Microsoft bills Windows 8 as a “reimagining” of the personal computer market’s dominant operating system, but still has a lot to do before the makeover captures the imagination of most consumers, a poll has shown.
The phone survey of nearly 1,200 adults in the US by The Associated Press and GfK found 52% had not even heard of Windows 8, leading up to Friday’s release of the redesigned software.
Among the people who knew something about the new operating system, 61% had little or no interest in buying a new laptop or desktop computer running on Windows 8, according to the poll.
Only about a third – 35% – of the people who had heard about the new system believed it would be an improvement.
Engineer Chris Dionne, 43, of Waterbury, Connecticut, had already seen Windows 8 and it did not persuade him to abandon or upgrade his laptop running on Windows 7, the previous version of the operating system released in 2009.
“I am not real thrilled they are changing things around,” he said. “Windows 7 does everything I want it to. Where is the return on my investment to learn a new OS (operating system)?”
Microsoft usually releases a new version of Windows every two or three years, but it is different this time around.
Windows 8 is the most radical redesign of the operating system since 1995 and some analysts consider the software to be Microsoft’s most important product since co-founder Bill Gates won the contract to build an operating system for IBM’s first personal computer in 1981.
Microsoft is hoping the way Windows 8 looks and operates will appeal to the growing number of people embracing the convenience of smartphones and tablets.
The consumer ambivalence, however, was even more pronounced when it came to Microsoft’s new tablet computer, Surface, which was built to show off Windows 8’s versatility.
Sixty-nine per cent of the poll’s respondents expressed little or no interest in buying a Surface, which Microsoft is hoping will siphon sales from Apple’s pioneering iPad and other popular tablets such as Amazon’s Kindle Fire and Google’s Nexus 7.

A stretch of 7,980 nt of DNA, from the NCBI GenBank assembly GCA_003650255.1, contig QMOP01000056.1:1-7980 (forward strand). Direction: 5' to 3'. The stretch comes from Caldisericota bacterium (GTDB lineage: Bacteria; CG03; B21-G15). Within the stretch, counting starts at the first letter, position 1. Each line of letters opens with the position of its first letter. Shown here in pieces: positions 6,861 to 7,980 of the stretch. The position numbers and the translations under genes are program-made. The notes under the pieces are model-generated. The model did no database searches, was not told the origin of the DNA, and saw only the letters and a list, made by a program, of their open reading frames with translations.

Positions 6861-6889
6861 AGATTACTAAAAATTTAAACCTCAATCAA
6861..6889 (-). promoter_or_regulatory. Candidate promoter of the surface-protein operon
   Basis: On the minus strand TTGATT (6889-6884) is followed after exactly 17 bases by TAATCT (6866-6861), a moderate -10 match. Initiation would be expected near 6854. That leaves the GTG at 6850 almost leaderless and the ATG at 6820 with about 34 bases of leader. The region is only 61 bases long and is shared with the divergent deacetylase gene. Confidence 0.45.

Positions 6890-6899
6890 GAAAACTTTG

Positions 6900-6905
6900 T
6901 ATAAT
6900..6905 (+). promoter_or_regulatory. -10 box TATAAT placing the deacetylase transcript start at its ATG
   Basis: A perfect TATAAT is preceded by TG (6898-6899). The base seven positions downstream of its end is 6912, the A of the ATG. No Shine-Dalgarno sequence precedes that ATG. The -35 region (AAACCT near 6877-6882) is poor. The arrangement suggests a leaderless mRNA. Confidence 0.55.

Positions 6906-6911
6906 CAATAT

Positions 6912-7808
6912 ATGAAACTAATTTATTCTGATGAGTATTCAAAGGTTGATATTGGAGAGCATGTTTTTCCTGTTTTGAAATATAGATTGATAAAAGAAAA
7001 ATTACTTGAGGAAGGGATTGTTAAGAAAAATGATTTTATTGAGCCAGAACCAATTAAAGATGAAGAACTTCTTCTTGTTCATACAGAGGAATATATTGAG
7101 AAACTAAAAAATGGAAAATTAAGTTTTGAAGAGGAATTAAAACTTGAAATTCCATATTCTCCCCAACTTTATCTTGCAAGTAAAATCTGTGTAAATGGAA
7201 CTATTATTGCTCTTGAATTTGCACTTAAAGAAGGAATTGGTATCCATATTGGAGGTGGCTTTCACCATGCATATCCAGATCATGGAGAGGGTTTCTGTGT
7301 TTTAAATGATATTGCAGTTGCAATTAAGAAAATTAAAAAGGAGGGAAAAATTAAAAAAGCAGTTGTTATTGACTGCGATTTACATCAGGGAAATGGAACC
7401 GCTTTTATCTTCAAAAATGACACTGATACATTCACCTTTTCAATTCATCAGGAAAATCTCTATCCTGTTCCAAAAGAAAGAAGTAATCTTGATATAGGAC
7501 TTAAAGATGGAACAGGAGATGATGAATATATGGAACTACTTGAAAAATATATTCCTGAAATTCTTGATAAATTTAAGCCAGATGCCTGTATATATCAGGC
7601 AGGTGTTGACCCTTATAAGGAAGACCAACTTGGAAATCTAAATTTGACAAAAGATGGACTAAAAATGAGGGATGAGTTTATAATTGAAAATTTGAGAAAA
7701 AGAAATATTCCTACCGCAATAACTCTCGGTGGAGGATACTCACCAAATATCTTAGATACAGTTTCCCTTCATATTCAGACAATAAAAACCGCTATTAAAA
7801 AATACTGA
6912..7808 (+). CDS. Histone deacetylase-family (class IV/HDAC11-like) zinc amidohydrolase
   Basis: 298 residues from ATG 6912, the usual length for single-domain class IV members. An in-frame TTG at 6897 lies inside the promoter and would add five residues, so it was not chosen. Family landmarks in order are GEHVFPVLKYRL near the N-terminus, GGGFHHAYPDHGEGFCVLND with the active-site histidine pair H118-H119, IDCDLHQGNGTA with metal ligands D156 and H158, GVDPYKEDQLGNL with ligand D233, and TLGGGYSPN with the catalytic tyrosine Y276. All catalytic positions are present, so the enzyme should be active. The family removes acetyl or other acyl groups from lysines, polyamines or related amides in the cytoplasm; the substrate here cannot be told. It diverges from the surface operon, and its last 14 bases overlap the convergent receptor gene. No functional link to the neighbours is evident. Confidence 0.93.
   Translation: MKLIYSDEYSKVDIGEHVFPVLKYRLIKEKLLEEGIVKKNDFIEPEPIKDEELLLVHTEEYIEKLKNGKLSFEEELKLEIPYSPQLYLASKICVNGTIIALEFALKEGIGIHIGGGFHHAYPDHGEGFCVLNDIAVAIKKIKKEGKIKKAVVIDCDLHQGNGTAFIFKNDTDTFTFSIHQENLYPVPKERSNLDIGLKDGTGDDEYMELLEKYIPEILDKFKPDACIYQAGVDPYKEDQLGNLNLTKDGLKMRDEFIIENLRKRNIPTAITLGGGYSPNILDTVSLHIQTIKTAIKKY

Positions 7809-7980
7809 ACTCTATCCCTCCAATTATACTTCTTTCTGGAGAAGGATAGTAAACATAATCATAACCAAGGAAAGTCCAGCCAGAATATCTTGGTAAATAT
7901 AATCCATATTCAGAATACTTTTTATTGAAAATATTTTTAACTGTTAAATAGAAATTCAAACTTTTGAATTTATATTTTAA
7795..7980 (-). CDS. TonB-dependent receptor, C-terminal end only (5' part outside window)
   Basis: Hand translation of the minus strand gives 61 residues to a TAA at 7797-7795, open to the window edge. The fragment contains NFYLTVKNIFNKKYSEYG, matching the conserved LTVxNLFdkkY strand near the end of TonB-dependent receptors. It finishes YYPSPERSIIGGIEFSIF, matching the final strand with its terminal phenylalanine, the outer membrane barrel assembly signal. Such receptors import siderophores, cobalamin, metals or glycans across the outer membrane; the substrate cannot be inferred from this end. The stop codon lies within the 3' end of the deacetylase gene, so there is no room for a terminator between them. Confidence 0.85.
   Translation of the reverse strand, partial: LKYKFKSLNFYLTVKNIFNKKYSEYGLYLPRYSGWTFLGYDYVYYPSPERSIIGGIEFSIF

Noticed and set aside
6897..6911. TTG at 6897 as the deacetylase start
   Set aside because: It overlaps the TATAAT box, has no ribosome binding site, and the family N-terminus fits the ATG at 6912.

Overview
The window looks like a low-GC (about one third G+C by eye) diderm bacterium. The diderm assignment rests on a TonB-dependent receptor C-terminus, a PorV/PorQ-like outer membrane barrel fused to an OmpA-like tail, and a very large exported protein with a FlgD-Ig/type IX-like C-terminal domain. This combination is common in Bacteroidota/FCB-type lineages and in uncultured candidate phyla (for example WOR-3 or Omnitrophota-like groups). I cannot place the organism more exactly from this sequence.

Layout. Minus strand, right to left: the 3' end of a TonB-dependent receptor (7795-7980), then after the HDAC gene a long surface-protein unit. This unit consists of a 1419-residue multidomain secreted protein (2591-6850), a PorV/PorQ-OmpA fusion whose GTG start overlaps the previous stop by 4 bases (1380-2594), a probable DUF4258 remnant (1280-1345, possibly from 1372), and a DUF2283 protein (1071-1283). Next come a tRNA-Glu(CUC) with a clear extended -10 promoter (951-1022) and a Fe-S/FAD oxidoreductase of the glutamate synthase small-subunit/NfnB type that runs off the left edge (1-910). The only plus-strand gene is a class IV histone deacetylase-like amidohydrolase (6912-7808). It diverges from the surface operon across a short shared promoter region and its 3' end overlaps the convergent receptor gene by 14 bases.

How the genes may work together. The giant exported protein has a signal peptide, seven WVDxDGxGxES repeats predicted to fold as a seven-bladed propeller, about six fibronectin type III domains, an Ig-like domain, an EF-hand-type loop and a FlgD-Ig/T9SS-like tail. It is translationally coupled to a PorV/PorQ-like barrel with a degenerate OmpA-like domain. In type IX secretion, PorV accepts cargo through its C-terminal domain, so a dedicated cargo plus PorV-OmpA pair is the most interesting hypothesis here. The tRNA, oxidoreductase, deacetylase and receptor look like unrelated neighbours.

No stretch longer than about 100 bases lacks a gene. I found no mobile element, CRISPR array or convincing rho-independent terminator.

Microsoft is in the early stages of an estimated billion-dollar marketing campaign that will include a siege of television commercials to promote Windows 8 to a wider audience.
But that still might not be enough to sway long-time Windows users such as Mary Sweeten, who is 75 and not eager to learn the nuances of a new operating system. She is comfortable with her current desktop computer running on Windows 7.
“I am not technologically savvy like all these young kids,” said Ms Sweeten, of Camdenton, Missouri. “I like something I am used to and can get around on without too much trouble. Sometimes when you get these new (systems), you wish you could go back to the old one.”
Windows 8 represents Microsoft’s attempt to adapt to a technological shift that is empowering more people to use smartphones and tablets to surf the web and handle other simple computing tasks.
The revamped system can be controlled by touching a device’s display screen and greets users with a mosaic of tiles featuring an array of dynamic applications instead of the old start menu and desktop tiles.
In an effort to protect its still-lucrative PC franchise, Microsoft designed Windows 8 so it can still be switched into a desktop mode that relies on a keyboard and mouse for commands.
Microsoft felt it had to gamble on a radical redesign to fend off the competitive threats posed by Apple, which has emerged as the world’s most valuable company on the strength of its iPhone and iPad.
Google is a threat too. It has used its four-year-old Android operating system to become an influential force in the mobile computing movement.
Despite the growing popularity of smartphones, Microsoft remains deeply entrenched in people’s lives. The poll found 80% of respondents with personal computers in their homes relied on earlier versions of Windows compared with only 12% that operate on Apple’s Mac system.
Windows is even more widely used in offices, but 90% of companies relying on the operating system are expected to hold off switching to the new operating system until 2014, according to a study by the research firm Gartner.
But Jim Beske, 43, of West Fargo, North Dakota, is eager to install Windows 8 on the home computer he bought a year ago.
He has seen how Windows 8 works in his job as a network engineer and considers it a nice improvement.
“They have made it much simpler,” he said. “I don’t know about the tiling so much; that’s something I think younger people will like more. But once people get in front of it, I think they will understand it.”